Two people in the widely separated parts of the country took a marker and carefully circled a special day on their calendars. They each circled the same date, but with two very different celebrations in mind. One calendar hung in the kitchen of an attractive woman. She smiled with anticipation every time she glanced at the big red circle around March 19th. Whenever she visited a store she thoughtfully wandered through the gift section searching for something that would best express the importance of that day. As the special day approached, she purchased a gift and lovingly wrapped it. She also enclosed a beautiful card with a carefully written message. The other calendar hung in a small town hall in southern California. Beaming with anticipation, the mayor leaned back in his chair and imagined the excitement that would fill his community with the arrival of March 19th. The mayor called special meetings with local officials and established blue ribbon committees. Elaborate plans were worked to make this the most memorable celebration the town had ever seen. As march 19th drew near, banners were hung along the main streets and streamers decorated storefronts. The citizens of the town would add to the occasion with festive outfits and colored signs. March 19th marked two very important arrivals. The young woman was confident that the one she was expecting would return from a trip and join her in celebrating the happiness of the occasion. The residents of the western town could not be quite as confident. However many years of punctuality had inspired an admiration for their notable arrival. In fact, that was what they were celebrating. The day finally came. Thousands of enthusiastic tourists and townspeople crowded into the streets of that California town. Many carried binoculars to catch the first glimpse of their famous guests. Others bought souvenirs to commemorate the event they were about to witness. Suddenly, a shout went up from several in the crowd. Heads turned and eyes strained. The distinguished guests had arrived on the very day that they were expected! Now the people could begin the celebration. The cliff swallows had not disappointed them! March 19th also arrived for the loving wife. All day long she waited with excitement for her husband to call. This was their wedding anniversary. Friends and relatives who were aware of her preparations called to ask how her husband had surprised her. That evening her husband came home. Glancing at the calendar that was hanging in the kitchen, he noticed the circled date. He realized that he had forgotten the anniversary that was so important to his wife and that should have been equally important to him. For this preoccupied husband the punctuality of the cliff swallow has a vital message. Year after year these birds travel thousands of miles to return to San Juan Capistrano on March 19th. Their punctuality brings great joy to those who wait to celebrate their arrival, just as we can bring joy to others by remembering important anniversaries.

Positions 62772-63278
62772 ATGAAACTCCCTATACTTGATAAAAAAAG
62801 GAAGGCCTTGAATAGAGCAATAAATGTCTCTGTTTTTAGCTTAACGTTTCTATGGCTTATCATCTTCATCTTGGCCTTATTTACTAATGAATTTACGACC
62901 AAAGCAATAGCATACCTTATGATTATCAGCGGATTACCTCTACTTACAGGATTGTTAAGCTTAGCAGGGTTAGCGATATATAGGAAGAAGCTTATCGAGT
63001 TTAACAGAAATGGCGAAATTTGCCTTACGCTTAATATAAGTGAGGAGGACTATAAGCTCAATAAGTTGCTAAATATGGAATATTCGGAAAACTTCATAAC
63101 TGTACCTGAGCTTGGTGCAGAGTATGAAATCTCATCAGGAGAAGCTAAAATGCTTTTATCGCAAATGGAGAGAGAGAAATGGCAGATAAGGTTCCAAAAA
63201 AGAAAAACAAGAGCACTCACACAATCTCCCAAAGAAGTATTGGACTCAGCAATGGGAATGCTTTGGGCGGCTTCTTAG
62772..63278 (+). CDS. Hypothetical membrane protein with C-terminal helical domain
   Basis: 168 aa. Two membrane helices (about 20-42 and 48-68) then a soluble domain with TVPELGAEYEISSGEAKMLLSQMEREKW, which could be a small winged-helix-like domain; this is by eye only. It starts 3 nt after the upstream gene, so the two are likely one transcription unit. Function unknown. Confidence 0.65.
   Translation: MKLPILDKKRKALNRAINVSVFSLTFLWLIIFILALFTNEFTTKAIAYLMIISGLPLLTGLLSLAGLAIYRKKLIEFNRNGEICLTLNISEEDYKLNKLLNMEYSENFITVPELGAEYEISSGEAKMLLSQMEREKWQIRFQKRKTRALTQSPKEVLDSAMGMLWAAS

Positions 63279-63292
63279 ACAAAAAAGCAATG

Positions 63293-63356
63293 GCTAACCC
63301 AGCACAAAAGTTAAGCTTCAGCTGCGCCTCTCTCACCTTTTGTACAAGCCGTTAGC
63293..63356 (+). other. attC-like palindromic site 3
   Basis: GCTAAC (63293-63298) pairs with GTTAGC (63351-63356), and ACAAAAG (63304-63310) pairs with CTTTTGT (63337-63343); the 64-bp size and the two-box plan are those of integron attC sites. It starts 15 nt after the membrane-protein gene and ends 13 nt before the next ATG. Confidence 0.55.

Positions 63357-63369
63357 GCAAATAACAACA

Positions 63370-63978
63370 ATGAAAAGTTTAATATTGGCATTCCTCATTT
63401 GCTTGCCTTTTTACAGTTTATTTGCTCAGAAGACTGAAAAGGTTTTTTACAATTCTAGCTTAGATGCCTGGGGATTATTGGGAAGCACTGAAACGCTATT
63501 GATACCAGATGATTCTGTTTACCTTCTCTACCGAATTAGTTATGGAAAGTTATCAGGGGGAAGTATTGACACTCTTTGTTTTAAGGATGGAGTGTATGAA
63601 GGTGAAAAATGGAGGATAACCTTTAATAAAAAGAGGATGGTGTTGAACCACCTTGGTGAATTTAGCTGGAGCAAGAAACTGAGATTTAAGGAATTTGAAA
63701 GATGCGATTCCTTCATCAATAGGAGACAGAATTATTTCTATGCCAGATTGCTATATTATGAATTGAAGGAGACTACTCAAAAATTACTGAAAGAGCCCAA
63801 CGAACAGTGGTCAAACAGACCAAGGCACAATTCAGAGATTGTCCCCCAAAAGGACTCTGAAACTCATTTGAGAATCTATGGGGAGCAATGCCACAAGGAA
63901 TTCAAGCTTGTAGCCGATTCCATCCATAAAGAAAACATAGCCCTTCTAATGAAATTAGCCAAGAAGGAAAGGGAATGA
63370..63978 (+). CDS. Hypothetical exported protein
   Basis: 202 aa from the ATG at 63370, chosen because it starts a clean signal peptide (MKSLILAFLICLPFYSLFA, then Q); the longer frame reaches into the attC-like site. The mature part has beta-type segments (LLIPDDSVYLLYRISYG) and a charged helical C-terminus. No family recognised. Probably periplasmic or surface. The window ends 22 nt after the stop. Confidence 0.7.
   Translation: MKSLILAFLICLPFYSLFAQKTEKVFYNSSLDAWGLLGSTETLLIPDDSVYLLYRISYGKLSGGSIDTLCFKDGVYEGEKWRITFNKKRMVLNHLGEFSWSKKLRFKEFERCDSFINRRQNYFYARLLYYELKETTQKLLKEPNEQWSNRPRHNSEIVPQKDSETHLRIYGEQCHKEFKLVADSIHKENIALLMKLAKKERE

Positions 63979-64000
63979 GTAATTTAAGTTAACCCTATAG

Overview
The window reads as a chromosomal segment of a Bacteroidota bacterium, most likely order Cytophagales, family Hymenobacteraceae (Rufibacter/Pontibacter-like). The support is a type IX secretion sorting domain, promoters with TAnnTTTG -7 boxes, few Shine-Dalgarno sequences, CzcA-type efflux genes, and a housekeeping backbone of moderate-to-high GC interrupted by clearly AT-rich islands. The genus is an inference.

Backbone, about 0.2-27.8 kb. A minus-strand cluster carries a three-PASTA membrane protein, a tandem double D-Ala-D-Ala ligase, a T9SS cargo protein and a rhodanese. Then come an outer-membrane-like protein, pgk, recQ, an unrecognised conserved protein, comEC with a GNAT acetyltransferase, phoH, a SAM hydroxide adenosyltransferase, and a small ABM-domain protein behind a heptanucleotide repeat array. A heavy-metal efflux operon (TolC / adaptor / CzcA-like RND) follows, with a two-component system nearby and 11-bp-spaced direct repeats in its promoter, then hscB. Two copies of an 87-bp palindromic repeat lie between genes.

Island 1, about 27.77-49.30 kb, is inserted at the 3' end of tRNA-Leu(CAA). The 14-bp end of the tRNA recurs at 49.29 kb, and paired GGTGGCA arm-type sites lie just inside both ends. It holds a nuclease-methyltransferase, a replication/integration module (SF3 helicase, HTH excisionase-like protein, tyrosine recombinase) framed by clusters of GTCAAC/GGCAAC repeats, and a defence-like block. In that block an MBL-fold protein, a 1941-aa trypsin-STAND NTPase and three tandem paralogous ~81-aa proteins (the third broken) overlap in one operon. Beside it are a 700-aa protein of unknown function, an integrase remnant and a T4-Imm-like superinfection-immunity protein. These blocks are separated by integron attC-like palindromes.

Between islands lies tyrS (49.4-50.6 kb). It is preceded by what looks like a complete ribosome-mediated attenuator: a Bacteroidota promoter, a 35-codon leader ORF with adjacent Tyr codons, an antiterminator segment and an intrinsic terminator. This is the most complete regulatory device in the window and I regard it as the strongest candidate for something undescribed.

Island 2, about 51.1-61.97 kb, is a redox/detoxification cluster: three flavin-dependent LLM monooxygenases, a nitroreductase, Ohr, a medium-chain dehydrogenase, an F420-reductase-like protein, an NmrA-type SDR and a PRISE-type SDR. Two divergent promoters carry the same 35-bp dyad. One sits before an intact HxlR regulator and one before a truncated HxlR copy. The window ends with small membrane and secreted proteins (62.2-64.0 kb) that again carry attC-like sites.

The Characteristics Of The Cliff Swallow In Scripture:
The cliff swallow is a migratory bird. It is mentioned at least four times in Scripture. The tiny bird's most famous characteristic, returning at a predictable time, is referred to in Jeremiah 8:7:
"... The swallow[s] observe the time of their coming; but my people know not the judgment of the Lord.
Just as their are fixed times for the arrival of the swallow, there are fixed times for God's judgment. God reasons that if people can recognize when the swallow returns, they should be able to recognize the signs of His judgments and repent of their wickedness. Isaiah gives a similar message but emphasizes the persistent sounds of the swallow to illustrate his continual warnings.
"Like a crane or a swallow, so did I chatter: I did mourn as a dove..." ~ Isaiah 38:14
The 'chatter' of the swallow is not a loud, raucous sound, but a quiet cooing. Elijah learned on the mountain that God spoke most powerfully in a "still small voice." (See 1 Kings 19:12) Proverbs 26:2 reveals how an undeserved curse is as unpredictable as the flight of the swallow and returns to the one who spoke it without affecting the one who was cursed. Psalm 84:3 has a literal and figurative significance. Just as the swallow makes his nest and raises its young near the altar of the Lord, so the Christian and his family should desire to dwell in God's presence.